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Re: REF: Translingual registrations

In a message dated 1/15/2007 2:46:35 AM Eastern Standard Time,  
tasquierloic@cs.com writes:

<<These two names refer to the same person, Alienor d'Aquitaine  for the 
French, or Eleanor of Aquitaine for the English.
Yes, that fact had not escaped me. She was a queen of both France  and 
England, which does add piquancy. Of course, England and France  were not then what 
England and France are now, nor the  languages, but, nevertheless, there it 
is. The really interesting one was  Henrietta Maria of France, wife of Charles I 
of England. When it became  necessary to take up arms, she shouldered hers, 
and led an army. She  called herself, "Her She-Majesty, Generalissima," 
speaking  of wonderful names. Cracks me up.    
<<The only problem is that it's totally mechanical and, and in  the case of 
Historical figures, i really wonder where is the limit in  disambiguation .

The process is not totally mechanical.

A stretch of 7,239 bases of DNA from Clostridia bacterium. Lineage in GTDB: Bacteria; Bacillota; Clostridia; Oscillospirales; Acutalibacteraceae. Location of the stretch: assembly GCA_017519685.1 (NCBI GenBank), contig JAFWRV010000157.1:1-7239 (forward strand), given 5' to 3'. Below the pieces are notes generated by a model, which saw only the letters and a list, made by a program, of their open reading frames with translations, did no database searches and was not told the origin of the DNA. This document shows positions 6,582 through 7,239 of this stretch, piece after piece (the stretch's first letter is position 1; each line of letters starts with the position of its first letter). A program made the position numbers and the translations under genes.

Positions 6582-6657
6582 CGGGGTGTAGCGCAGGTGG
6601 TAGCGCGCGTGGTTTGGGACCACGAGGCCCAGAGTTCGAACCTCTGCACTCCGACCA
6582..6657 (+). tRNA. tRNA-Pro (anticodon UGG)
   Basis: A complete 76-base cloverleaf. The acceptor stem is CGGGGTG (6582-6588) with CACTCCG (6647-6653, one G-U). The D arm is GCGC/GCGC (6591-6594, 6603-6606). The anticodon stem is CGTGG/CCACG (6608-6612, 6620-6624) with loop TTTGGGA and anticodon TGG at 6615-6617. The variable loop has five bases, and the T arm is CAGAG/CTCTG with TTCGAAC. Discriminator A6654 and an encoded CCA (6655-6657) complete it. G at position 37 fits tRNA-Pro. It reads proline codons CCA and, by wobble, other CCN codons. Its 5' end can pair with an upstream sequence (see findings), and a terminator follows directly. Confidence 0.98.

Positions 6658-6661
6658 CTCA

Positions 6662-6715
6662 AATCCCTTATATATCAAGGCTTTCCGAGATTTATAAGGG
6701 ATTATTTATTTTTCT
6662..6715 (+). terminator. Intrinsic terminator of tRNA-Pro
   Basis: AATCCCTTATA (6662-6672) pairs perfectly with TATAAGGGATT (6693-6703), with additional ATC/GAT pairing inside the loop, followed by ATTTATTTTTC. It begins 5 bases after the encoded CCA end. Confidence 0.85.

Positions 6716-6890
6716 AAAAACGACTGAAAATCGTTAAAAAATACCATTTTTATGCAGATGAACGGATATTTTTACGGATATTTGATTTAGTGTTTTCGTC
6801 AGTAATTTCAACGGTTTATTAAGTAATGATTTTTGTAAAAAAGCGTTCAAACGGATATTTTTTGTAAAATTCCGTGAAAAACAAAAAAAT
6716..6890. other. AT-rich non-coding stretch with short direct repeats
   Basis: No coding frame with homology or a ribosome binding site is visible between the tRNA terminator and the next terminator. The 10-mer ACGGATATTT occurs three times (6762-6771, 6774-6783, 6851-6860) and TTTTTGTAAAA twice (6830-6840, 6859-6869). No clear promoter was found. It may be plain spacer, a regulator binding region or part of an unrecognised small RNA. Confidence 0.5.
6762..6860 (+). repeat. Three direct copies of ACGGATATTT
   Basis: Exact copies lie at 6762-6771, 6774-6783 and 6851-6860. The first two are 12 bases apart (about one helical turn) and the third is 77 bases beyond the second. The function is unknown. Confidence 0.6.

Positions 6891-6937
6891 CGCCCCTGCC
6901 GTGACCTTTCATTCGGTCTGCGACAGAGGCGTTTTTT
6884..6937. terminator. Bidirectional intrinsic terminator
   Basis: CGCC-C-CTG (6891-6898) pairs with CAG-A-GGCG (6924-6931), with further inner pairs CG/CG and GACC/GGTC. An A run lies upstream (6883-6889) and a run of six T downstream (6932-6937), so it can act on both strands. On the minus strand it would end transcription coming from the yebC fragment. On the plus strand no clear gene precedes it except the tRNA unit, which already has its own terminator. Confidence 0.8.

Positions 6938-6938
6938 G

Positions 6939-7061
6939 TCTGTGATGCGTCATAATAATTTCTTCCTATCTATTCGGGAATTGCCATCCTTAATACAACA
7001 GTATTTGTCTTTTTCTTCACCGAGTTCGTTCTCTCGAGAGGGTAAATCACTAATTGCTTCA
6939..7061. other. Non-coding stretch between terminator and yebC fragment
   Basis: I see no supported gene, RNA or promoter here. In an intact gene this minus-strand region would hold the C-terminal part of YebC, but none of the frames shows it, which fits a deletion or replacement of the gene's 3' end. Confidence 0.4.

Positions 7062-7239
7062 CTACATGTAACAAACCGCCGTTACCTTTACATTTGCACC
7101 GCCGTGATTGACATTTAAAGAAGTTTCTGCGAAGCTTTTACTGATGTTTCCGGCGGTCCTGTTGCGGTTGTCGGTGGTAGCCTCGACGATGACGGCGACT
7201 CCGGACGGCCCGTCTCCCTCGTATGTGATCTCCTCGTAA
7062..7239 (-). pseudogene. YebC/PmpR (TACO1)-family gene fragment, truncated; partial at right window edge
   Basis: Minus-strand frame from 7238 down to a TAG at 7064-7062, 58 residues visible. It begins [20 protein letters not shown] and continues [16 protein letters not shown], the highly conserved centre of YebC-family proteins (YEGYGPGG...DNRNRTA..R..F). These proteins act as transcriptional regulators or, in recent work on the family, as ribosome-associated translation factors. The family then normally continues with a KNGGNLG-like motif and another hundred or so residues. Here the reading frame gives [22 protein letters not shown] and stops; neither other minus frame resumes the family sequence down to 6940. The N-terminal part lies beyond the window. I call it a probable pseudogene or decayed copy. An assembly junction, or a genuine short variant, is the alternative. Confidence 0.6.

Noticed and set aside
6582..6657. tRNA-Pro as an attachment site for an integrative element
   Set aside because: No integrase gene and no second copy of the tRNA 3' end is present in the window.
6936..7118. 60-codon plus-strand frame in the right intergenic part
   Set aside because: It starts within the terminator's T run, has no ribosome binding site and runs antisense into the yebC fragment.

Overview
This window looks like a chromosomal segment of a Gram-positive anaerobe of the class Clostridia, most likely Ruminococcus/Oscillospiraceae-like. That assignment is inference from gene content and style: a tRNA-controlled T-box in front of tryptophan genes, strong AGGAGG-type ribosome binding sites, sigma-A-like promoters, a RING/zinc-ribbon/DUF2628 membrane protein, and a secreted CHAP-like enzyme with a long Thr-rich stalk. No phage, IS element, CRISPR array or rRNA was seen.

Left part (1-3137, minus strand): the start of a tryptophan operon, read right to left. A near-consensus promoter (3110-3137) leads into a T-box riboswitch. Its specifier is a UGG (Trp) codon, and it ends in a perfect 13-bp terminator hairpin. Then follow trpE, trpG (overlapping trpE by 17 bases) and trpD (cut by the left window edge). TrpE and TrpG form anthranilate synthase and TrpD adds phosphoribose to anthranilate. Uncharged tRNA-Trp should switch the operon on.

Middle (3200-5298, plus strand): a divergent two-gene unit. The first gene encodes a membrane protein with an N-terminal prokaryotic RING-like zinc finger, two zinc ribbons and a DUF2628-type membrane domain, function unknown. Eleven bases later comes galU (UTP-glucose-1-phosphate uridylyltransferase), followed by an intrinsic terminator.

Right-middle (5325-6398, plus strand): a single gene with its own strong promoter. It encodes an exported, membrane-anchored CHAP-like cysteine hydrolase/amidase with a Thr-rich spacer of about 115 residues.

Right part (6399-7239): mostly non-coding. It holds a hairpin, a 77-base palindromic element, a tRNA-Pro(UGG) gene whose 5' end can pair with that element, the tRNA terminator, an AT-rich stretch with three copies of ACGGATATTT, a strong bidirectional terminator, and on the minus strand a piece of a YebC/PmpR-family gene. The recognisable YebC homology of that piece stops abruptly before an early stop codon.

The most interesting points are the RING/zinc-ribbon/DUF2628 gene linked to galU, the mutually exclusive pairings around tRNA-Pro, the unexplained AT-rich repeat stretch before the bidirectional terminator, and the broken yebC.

As the last step, a human being of benign temperament, adequate  
intelligence, and no personal agendas, decides whether the name under  consideration is 
likely to cause significant confusion in any  one of several ways, or whether it 
is not. In some small number of  cases this decision is one with which other 
persons of good will, adequate  intelligence, and no personal agendas, may 
disagree. So be  it. 
Of course, with each registration which enters  the arena the terrain 
changes, and the question  of what disambiguation requires, becomes more complex. 
The only way to eliminate the registrar's sole subjective  call, other than 
to form a committee to come up with some joint  subjective call, which idea I 
dismiss as no  improvement on the current  system, is to promulgate ever more 
rules, to the point where  the process becomes as truly mechanical as possible, 
at which point  another set of problems will no doubt be seen peeking eagerly 
over the  horizon. 
Do you want more rules?
Anner Whitehead
Richmond VA USA

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